Need to see a doctor, but I don't want my parents to know I've had sex

Dear Alice,

I recently had sex with a guy, and now I suffer extreme vaginal itching and white cottage cheese-ish discharge. This is driving me crazy! I'm afraid it might be Cervicitis, but I'm not sure. Also, I can't ask my parents to take me to a doctor because there is no way I'm telling them I've had sex! Is this even sex-related? PLEASE answer my question because I'm tired of sleepless nights worrying what this is. Please respond! Thank you so much!

-sick & tired-

Dear –sick & tired–,

It can certainly be nerve-wracking when your body is out of whack, and not disclosing your sexual activity to your parents can make it more challenging. You can rest easy knowing there are ways to get the relief you're looking for without disclosing your sex life to your parents. You have the options to think through how you'd like to speak with your parents about your health concerns (whether or not you tell them about your sexual activity) or to explore other resources that don't require that type of conversation with your parents. Whatever is causing your symptoms, whether associated with your recent sexual activity or not, getting diagnosed and treated as soon as possible can help to alleviate your physical discomfort and give you peace of mind. 

Considering your situation, there are a few approaches you may try when bringing it up with your parents. You might be direct and let them know that you think you have a vaginal infection and need to see a provider right away for treatment. If that's too bold of an approach, you could try explaining to them that something isn't right down there and that you aren't sure why, but it's really uncomfortable, so you'd like to see a health care provider. Either of these options will allow you to speak with your parents directly without disclosing your sexual activity.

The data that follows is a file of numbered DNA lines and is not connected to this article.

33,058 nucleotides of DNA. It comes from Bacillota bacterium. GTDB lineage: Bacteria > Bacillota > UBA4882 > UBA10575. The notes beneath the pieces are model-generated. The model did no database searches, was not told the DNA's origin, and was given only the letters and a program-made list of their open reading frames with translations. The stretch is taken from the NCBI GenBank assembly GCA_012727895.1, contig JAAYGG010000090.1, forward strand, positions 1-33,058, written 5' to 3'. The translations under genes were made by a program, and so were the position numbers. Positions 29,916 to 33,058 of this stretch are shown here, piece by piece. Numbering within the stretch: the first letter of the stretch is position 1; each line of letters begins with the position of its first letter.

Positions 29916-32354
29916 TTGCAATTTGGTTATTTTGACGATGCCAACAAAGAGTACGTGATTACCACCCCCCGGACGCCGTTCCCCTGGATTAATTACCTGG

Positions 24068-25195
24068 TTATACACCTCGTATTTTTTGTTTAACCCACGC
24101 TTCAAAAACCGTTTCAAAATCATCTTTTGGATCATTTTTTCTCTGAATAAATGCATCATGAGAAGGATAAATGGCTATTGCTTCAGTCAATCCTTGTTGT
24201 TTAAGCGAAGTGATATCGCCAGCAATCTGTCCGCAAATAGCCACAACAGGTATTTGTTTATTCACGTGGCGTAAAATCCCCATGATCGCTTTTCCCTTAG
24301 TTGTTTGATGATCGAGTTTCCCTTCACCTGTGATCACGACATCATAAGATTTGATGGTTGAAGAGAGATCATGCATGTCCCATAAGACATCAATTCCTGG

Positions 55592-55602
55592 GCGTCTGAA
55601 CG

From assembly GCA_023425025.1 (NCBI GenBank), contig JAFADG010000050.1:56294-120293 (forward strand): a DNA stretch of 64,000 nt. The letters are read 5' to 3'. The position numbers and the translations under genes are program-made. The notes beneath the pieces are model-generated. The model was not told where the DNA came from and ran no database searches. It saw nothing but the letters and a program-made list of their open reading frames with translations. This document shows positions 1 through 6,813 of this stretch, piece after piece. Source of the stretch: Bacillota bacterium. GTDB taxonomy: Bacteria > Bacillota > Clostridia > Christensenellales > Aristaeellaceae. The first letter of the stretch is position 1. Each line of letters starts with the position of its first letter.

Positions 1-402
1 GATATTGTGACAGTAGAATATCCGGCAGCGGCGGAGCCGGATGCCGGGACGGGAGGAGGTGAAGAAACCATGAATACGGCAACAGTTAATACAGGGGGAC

Keep in mind that there are a wide range of possible causes for your discomfort and discharge, such as yeast infections, that aren’t associated with sexual activity, so they don't necessarily need to know if that's the cause. They may have also experienced something similar in the past, so they may be able to provide some guidance. As most parents simply want their children to be healthy, they may not even think to start asking about your sexual history. Ultimately, disclosing your sexual activity is your choice. If you feel that telling your parents about it will relieve a burden, then tell away! Otherwise, you may choose to keep this detail private. 

If the parent route isn't a road you want to take, you could try talking with another adult you trust, such as a relative, a friend's parent, a neighbor, or the school nurse. If you're able to secure transportation without your parents, the local Planned Parenthood health center might be an option. They’ll be able to help you out with testing for sexually transmitted and other infections, provide you with condoms and birth control if desired, and answer any lingering questions you may have. Additionally, you many want to contact them or another health care provider of your choice in advance to learn more about their privacy policies and disclosing information to parents if you're under the age of 18. 

Whomever you talk to, it's vital to talk with someone in order to get to the bottom of what's ailing you (and get treated if necessary) — just think how good it will be to feel comfortable again.

Take care,

Last updated Mar 09, 2018
Originally published Apr 30, 1999

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